Overall I enjoyed the debate and was impressed with the knowledge our politicians had on housing issues, but I still came away thinking that there was something missing, that the ‘plan’ is not yet complete.

Housing – a political priority?

DSCN0141Why is housing important? Firstly and quite obviously, it’s a human right – everyone should have the right to a decent home that is affordable. This obvious statement has been discussed before by many better than me – see “Making the case for housing” by Prof Alex Marsh and work by the Joseph Rowntree Foundation on housing and poverty.

Secondly, it’s important to our economy, an undeniable fact. Just consider the size of the construction sector and of the housing sector and you begin to understand the impact and importance it has on the economy. Construction contributes 6% of UK GVA and there are 280,000 companies that make up the construction industry, providing nearly 3 million jobs (2013 figures). Obviously not all these are in housing but when construction and house building slumps; so does the economy. When house building stalls during a recession; we stay in recession.

We are currently building less than half the number of homes we were 10 years ago and many fewer than we need. The demand for homes is increasing but we are building fewer. That means more people on housing waiting lists, higher rents, more people on housing benefit, more homelessness, more people priced out of the market and more people living in overcrowded and unfit housing. Government and local councils seem either clueless or powerless to do anything to resolve these problems, other than come up with short term schemes that provide partial solutions. If housing is so important to the economy in jobs, GVA and GDP terms then why aren’t we doing more?

Housing is also important to business, for obvious selfish reasons it must be – how can we attract inward investment, new companies and new opportunities to trade if we can’t house the workforce? How can we attract the right people with the right skills if we can’t house the workforce? The cost of housing is identified by businesses in the Bristol city region as a major barrier to growth; businesses consistently say the cost of housing is stopping them from expanding and growing their business, whilst others complain about not being able to attract people with the right skills. So not having enough of the right houses, in the right place at the right price is a major barrier to business growth. The West of England has one of the highest house price to salary differentials outside of London and the South East. Bristol is ranked the 9th least affordable city to live in Britain according to a recent Centre for Cities report “Delivering Change: building homes where we need them“. Housing is important to business because it helps to attract the right people with the right skills and helps to remove barriers to growth and inward investment, but with unaffordable prices our ability to compete is reduced.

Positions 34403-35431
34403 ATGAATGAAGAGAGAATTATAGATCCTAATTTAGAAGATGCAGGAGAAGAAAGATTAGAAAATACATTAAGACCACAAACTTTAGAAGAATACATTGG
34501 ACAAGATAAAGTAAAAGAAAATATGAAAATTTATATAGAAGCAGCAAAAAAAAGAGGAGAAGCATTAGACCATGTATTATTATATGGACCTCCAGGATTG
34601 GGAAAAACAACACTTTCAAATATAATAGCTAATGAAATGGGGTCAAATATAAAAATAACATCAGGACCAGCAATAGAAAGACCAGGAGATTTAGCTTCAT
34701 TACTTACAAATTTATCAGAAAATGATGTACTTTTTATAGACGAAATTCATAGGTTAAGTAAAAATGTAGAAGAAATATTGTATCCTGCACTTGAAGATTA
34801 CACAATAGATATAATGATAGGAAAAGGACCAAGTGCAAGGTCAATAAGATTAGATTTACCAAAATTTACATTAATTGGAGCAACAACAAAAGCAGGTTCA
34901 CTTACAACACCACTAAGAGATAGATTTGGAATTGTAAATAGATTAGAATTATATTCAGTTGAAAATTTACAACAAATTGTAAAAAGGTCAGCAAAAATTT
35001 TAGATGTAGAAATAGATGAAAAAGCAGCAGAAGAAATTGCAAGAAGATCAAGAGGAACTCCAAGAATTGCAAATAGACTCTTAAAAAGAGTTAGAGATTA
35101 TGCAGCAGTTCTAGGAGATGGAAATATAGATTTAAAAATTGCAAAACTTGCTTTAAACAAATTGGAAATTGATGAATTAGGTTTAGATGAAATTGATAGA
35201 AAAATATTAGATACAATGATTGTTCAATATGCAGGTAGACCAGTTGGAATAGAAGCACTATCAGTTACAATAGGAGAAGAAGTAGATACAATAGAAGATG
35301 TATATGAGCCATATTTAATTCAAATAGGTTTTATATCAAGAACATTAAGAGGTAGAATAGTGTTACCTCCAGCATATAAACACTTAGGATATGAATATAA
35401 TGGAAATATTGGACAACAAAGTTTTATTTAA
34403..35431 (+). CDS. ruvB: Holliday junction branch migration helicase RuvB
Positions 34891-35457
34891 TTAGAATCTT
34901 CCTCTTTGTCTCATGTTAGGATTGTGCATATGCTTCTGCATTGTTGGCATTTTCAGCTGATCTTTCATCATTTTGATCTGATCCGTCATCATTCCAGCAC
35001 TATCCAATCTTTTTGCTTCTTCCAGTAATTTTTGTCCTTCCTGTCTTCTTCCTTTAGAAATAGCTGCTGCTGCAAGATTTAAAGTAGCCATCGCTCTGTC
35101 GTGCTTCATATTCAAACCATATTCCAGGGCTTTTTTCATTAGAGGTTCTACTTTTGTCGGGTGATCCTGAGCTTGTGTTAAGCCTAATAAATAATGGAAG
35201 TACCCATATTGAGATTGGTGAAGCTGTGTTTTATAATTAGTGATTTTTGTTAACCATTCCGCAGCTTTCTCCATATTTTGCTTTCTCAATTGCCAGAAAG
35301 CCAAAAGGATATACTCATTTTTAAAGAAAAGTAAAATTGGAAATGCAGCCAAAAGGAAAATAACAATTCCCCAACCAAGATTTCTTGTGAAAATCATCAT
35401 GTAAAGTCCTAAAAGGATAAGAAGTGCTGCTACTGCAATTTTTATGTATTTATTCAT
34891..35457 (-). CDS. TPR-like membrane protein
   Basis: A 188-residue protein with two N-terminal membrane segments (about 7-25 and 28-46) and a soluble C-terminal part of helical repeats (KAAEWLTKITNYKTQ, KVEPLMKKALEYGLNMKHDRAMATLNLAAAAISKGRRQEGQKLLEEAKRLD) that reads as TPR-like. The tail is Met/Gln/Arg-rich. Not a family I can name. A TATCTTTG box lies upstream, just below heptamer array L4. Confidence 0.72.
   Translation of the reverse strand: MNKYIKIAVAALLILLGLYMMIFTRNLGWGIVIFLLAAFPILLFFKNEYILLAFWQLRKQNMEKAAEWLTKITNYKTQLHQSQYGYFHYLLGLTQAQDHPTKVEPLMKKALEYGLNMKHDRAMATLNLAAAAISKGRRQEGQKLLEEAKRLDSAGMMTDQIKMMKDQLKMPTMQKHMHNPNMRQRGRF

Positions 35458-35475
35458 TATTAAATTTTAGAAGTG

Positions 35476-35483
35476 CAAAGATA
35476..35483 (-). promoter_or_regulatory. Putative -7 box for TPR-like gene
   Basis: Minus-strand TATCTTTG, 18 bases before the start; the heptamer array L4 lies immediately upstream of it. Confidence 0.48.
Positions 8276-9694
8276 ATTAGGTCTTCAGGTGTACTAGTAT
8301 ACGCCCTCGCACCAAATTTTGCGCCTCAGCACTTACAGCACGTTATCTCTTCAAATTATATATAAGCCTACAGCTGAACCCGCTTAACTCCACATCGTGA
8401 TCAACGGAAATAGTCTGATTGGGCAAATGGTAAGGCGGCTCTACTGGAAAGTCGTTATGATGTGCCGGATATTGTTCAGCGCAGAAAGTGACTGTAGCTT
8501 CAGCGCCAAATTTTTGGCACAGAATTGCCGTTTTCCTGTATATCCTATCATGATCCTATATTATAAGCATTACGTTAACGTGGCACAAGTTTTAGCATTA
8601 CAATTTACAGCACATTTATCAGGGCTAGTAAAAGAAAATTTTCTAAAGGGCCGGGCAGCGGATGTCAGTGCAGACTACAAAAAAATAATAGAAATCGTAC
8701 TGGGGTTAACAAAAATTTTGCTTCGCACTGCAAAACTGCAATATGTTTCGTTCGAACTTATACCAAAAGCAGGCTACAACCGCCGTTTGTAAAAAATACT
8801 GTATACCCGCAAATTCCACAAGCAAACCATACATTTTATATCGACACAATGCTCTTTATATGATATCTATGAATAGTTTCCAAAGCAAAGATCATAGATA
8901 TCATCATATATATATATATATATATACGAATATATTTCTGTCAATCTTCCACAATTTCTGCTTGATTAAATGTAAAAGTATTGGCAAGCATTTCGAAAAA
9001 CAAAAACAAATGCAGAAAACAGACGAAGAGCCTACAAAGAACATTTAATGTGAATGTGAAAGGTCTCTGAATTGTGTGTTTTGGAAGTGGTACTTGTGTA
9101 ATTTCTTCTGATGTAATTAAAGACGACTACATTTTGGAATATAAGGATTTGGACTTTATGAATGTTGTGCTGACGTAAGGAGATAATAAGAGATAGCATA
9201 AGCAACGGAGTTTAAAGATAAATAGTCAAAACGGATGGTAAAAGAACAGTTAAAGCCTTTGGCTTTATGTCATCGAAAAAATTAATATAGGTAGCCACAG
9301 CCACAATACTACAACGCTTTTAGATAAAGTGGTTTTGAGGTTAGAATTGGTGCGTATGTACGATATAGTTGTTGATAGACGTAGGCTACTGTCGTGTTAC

For less selfish business reasons housing is an issue for health and wellbeing because if we are not providing sufficient housing close to jobs, then we are forcing people to live further away from their work. That means more time spent travelling and less time spent with family/friends – getting the work-life balance right is harder if you spend 2-3 hours a day travelling to and from work. It also adds to traffic congestion and creates additional environmental problems. I saw a statistic the other day, can’t remember where, that said a person with a one-hour commute has to earn 40% more money to be as satisfied with life as someone who walks to the office. Stop and think about that for a minute and the impact that must have on people’s lives. 

Now’s the time, with a general election in 2015 and a Bristol mayoral & council election in 2016, to make sure housing is firmly on people’s agendas; to raise the critical issues and provide the solutions that can be implemented locally. It is easy to sit back and be critical of the inability of local and national political leaders to take strategic long term decisions. We criticise them for having to be sensitive to electoral cycles and for not tackling the difficult issues. Housing is one of those issues that needs a short, medium and long term plan, where the difficult issues need to be faced head on.

Everyone has the right to a decent home. By restricting housing growth and refusing development we are denying people that right. In a prosperous city such as Bristol it is ridiculous that we have around 14,000 people on the housing waiting list, too many people in overcrowded and poor accommodation; and others with nowhere to live at all. So the question remains – what more can we do to deliver the housing that Bristol desperately needs at a price people can afford?

We need local politicians who are brave enough to stand up for the rights of individuals, to provide the homes we need, cut through the politics of housing growth and do what is right for Bristol, the economy and the people who live and work here. And now’s the time to do it!